Venuetize is working with our clients to integrate sports betting and gamification options into the mobile experience for fans. Whether delivering timely communications about an upcoming game, live odds and insights in team and venue apps, or using a geofence in venue to let VIPs know about a special offer they are eligible for if they visit the ‘sports lounge’ at the stadium - all bets are ‘on’ the table when it comes to the madness of mobile betting. Certain betting integrations allow engagement in a way that makes the sporting event more personal—essentially, there is more skin in the game and more excitement. The success witnessed with mobile sports betting from home will continue as fans re-enter stadiums. Teams and venues now have a measurable and proven tool to increase engagement and create a better (or bettor?) fan experience, which ultimately is increasing their bottom line.

 

Sources:

Venuetize Insights: Cashless Venues, Sports Betting, Name Image Likeness

Contributed by Todd San Jule, VP of Strategy and Sports Innovation Lab

It’s a New Year, and as we look to the next 12 months we see three primary themes that will define the sports industry in the US in 2021:

Theme #1: The Surge of Cashless Venues
Theme #2: US Sports Betting Boom
Theme #3: The Emergence of Name Image Likeness (NIL)

2021 VZ_SIL Research (Web Format) DAY 1

The Surge of Cashless Venues

Prior to the COVID-19 outbreak and the suspension of most spectator sports in March 2020, there were just six professional venues that were 100% cashless. Just nine months later that number has grown to approximately 50 venues across five professional leagues (NFL, NBA, NHL, MLB and MLS), based on data that was compiled by Sports Innovation Lab (SIL). The number of cashless venues seems to be growing every week, as teams address safety concerns and fan anxiety by adding new touchless payment options. This new Touchless Fan Journey is made possible through emerging technology from companies such as Venuetize, a leading mobile technology and advanced e-commerce platform for the sports, hospitality, and entertainment industries.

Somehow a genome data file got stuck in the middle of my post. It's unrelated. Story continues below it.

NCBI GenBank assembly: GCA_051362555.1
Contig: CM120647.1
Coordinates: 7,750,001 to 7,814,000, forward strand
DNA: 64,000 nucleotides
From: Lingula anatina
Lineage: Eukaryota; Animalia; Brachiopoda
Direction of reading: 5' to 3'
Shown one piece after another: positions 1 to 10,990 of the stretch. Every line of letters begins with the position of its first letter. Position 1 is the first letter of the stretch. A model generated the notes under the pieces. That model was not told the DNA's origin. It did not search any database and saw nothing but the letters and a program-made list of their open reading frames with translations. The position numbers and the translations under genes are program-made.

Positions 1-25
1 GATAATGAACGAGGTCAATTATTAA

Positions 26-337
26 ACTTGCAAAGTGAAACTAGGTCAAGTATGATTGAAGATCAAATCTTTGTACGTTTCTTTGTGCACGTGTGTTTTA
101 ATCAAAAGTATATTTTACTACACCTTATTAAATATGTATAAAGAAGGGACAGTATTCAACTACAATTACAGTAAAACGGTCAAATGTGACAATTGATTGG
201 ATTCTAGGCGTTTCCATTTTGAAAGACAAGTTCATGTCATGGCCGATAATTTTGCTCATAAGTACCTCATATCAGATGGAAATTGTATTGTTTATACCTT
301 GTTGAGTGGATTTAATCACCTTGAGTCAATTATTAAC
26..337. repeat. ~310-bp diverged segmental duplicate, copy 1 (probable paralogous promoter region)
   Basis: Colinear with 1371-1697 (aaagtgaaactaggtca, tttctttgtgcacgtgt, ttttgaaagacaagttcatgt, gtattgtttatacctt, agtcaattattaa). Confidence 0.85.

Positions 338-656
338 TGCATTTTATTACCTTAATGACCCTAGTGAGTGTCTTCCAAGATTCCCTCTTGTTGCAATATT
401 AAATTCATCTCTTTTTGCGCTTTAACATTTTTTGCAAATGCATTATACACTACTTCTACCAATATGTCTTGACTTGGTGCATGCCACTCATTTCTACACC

From its proprietary database, SIL broke up 130 venues into five groups:

  • Fully Cashless Pre-Pandemic (5%) - These are the very few venues that made the switch to totally cashless pre-pandemic. They explicitly say on their website that they do not accept cash, and publicly announced this before March of 2020
  • Requiring Cashless Post-Pandemic (34%) - Venues who are not allowing fans that return to stadiums to use cash. This decision comes in conjunction with numerous other health protocols, such as mobile ticketing, social distancing, mask requirements, etc.
  • Leaning Into Cashless, No Commitment (28%) - Venues that have dabbled with cashless kiosks, cashless merchandise, or some form of part cashless, but are still not ready to make the full switch
  • Credit/Debit, Cash, Mobile Pay (25%) - Venues that still rely on cash, and may have recently adopted POS systems with contactless payment tech at some of their kiosks
  • No Info (8%) - These venues did not have enough information publicly available to make a classification
DAY 2 Research Web Format

US Sports Betting Boom

You might not have been able to attend your favorite team's home game in 2020, but chances are you could bet on it. As of the end of the year, 25 states plus the District of Columbia had legalized sports betting, leading to astronomical wagering numbers. In November alone, approximately $3.5 billion was legally wagered on sports events in the US, with more than 80% of those bets being placed on a mobile device.

The Top 5 Sports Betting states in November (pending official numbers from Illinois which was 4th largest in October) according to Legal Sports Report were:

  1. New Jersey - $931 million
  2. Nevada - $609 million
  3. Pennsylvania - $492 million
  4. Indiana - $251 million
  5. Colorado - $231 million

Surprisingly, coming in the 6th spot was Tennessee, which only launched on Nov 1 and set a new record for the first month of legal wagering in a state. Bigger things are in store in 2021. Early this year, mobile sports betting should go live in Michigan and Virginia, with Maryland, Louisiana and South Dakota to launch in the months ahead. The big wildcard is New York, where sports betting is legal at a handful of upstate casinos but mobile sports betting is currently prohibited. That could change in 2021 if government passes legislation, and if it does, New York could see several billion dollars in annual handle and several hundred million in tax revenues. Connecticut and Ohio are two other states that could cross the finish line in 2021.

The Emergence of Name Image Likeness (NIL)

Later this year the NCAA is expected to allow college athletes to start earning money using their name, image and likeness (NIL). What this exactly looks like and how much money the NCAA's nearly half a million student-athletes can make is still up in the air. In addition to updated NCAA bylaws expected later this month, there are multiple federal and state bills in pending legislation, each with its different set of rules.

Regardless of which bills cross the finish line, however, there is already a declared winner, and that is the college athlete. For the first time ever, whether you play sports at Colorado or Columbia, Washington or Wheaton, you will be able to profit from your name, your image and your likeness.